| 12:47 am on Nov 17, 2009 (gmt 0)|
Matt Cutts said about three times during Pubcon that the page load time will become important sometime in 2010. He didn't mention whether this would be averaged across a site or whether it would be evaluated per page. My guess is the former. I don't read his blog every day so I don't know if he has elaborated there.
We turned on gzip compression at our site a few months ago, which is something most sites can achieve easily.
| 4:35 am on Nov 17, 2009 (gmt 0)|
Ok ..thanks for the tip anallawalla:)
BTW...I think the speed they are talking about would be in secs that a webpage takes to load completely.
| 4:55 pm on Nov 17, 2009 (gmt 0)|
I've theorized for quite a few years that Google could easily use a number of factors to assess Quality of webpages, similarly to the Quality factors they use in AdWords. So, I've been proven right to some degree by the recent announcements.
VirginTech - there are a number of factors affecting webpage loading speed, and you are right that Google appears to be focusing more on factors that webmasters can influence on sites and webpages than network lagtime between the webserver and endusers. To that end, they released an application that can be plugged into Firefox browsers in combination with Firebug -- the Google diagnostic application tests a webpage's delivery and construction and reports suggestions for how to improve its speed. Google's application for this is called "Page Speed".
The Google application is fairly immitative of an earlier Yahoo! application which did the same sort of stuff - Yahoo's app was named "YSlow", and Google docs even recommend using it as one of many performance improvement tools.
Page Speed and YSlow reprt on stuff like how compact the JS and CSS files are, whether a page's images are compressed as much as they could be, whether elements are cached, etc.
And, Page Speed also assesses whether a page is delivered in gzip compressed format or not -- so anallawalla's mention is apt. Gzip is one way that many web applications can improve performance.
| 6:45 pm on Nov 17, 2009 (gmt 0)|
Oh that's a good piece of information silvery!
I am going to give try to page speed.
| 6:36 pm on Nov 30, 2009 (gmt 0)|
Don't go in detail, following damping factors that hurts page load time:
Navigation with Drop down Menu
Body area exceeded from the given limit i.e. 40k..
images with high dpi, recommended 200 dpi image..
use gif images these are compatible with the most broswers..
use 11px font size....and use font style Arial Normal
try to put less images on the home page...
anchoring links and associated pages with them should not exceed the given body limit...
and lots of factors could be involved while hurting a page load time.. and more thing.. your server respond time.. try to get hosting service on static IP... don't use dynamic IP... mostly hosting services running so many websites on a single IP.. this could also hurt page load time...
| 6:56 pm on Nov 30, 2009 (gmt 0)|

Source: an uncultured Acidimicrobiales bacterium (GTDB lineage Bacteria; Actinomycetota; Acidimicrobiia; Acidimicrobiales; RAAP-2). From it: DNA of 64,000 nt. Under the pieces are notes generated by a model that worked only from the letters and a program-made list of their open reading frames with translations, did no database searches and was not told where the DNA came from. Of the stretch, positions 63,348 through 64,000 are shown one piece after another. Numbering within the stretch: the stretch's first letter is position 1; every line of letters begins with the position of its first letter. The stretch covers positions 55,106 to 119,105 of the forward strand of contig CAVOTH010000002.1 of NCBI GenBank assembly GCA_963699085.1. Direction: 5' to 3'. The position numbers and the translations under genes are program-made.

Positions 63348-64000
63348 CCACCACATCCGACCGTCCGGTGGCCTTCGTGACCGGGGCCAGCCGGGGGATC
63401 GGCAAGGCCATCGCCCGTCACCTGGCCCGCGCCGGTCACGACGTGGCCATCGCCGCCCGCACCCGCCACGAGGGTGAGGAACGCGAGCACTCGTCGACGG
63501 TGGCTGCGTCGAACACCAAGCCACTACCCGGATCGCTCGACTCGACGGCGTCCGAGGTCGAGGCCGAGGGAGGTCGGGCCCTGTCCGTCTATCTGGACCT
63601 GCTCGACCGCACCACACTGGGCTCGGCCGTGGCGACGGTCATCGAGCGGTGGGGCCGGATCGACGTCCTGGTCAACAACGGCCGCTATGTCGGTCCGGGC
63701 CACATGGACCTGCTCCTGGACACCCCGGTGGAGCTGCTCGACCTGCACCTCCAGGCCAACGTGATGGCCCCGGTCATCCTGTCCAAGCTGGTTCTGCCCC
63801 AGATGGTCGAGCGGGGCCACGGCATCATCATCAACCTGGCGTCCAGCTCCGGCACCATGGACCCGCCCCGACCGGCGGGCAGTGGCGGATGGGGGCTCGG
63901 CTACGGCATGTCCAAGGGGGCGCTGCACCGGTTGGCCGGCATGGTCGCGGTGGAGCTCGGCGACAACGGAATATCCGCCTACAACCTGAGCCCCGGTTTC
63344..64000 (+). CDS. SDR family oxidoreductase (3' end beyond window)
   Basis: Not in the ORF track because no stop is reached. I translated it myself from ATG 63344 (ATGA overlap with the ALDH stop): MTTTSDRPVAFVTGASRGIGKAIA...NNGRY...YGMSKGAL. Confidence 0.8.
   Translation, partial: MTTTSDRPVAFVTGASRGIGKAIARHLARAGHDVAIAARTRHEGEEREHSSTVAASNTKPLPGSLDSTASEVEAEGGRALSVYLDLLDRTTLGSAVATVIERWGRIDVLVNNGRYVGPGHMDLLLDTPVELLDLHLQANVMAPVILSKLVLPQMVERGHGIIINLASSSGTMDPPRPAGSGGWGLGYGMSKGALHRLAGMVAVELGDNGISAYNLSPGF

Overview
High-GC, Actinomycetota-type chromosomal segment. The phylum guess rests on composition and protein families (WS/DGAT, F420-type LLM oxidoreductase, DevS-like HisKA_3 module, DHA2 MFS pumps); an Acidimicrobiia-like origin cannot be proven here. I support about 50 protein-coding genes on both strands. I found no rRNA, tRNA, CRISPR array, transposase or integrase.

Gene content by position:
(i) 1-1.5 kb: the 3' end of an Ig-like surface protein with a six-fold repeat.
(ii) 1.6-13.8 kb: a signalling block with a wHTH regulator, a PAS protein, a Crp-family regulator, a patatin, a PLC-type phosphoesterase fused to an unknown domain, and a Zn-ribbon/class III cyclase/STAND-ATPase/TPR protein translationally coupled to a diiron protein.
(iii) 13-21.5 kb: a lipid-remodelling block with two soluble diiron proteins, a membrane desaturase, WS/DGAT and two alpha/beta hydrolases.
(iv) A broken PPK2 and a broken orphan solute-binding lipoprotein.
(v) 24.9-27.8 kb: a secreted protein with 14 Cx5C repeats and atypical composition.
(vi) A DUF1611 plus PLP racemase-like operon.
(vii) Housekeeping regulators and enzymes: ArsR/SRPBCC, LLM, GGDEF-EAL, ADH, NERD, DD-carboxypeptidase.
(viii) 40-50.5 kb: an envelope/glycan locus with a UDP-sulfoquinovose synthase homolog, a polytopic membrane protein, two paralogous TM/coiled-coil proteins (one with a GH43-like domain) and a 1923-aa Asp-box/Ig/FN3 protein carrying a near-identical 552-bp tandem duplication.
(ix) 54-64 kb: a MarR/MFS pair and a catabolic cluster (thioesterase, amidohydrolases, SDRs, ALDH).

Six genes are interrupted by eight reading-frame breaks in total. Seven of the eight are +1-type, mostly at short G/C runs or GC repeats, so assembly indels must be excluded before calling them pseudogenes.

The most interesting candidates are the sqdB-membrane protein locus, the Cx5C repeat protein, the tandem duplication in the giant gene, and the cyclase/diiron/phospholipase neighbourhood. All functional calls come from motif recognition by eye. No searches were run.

I noticed in Google Webmaster Tools there is a graph of average crawl time. Mine are displaying at 200ms, and given the data comes from googlebot I guess they are looking at server response time and the size of the html part of the page only. Googlebot doesn't grab all the images at the same time.
It they are giving us that info and genuinely want to increase the speed of the web (I believe they are genuine) then I guess that's the info they will use in their algorithm. The data from their speed tester might suggest other factors they are concerned about and could add in the future.
I think they might also take server downtime into account. My datacentre caught fire recently and the crawl times displayed in Webmsater tools increased by 30%. Should be interesting to see if that reduces if we can stay fire free for a few weeks.
| 7:26 pm on Nov 30, 2009 (gmt 0)|
Googlebot automatically "throttles up" and "throttles down" on making requests, trying to dynamically adjust so that their requests do not negatively impact server performance. I think that automatic throttling is likely unrelated to page load time experienced by endusers -- a page could deliver quick from the server and still take a long time to render in a browser if designed nonoptimally. (Of course, it should go without saying that if your server grinds down to so slow that Googlebot cannot effectively crawl the site, this would eventually impact search performance and attendant rankings.)
vordmeister, care to share who your data center host is?!? Having it catch fire is a pretty dramatic contretemps! Was it in Europe?
| 8:11 pm on Nov 30, 2009 (gmt 0)|
I won't share the location on this occasion. The fire was very unfortunate. One of their many transformers went down in a dead short and that caused all the other power supplies and the emergency generators to shut down to protect themselves. Then the faulty transformer caught fire and the fire brigade wouldn't let anyone back inside the building to sort things out. It's an excellent datacentre and I wouldn't want to criticise them in any way. I assume they will have changed transformer suppliers by now.
Google will go on the data they have. That was my point. They will improve their data if that doesn't work.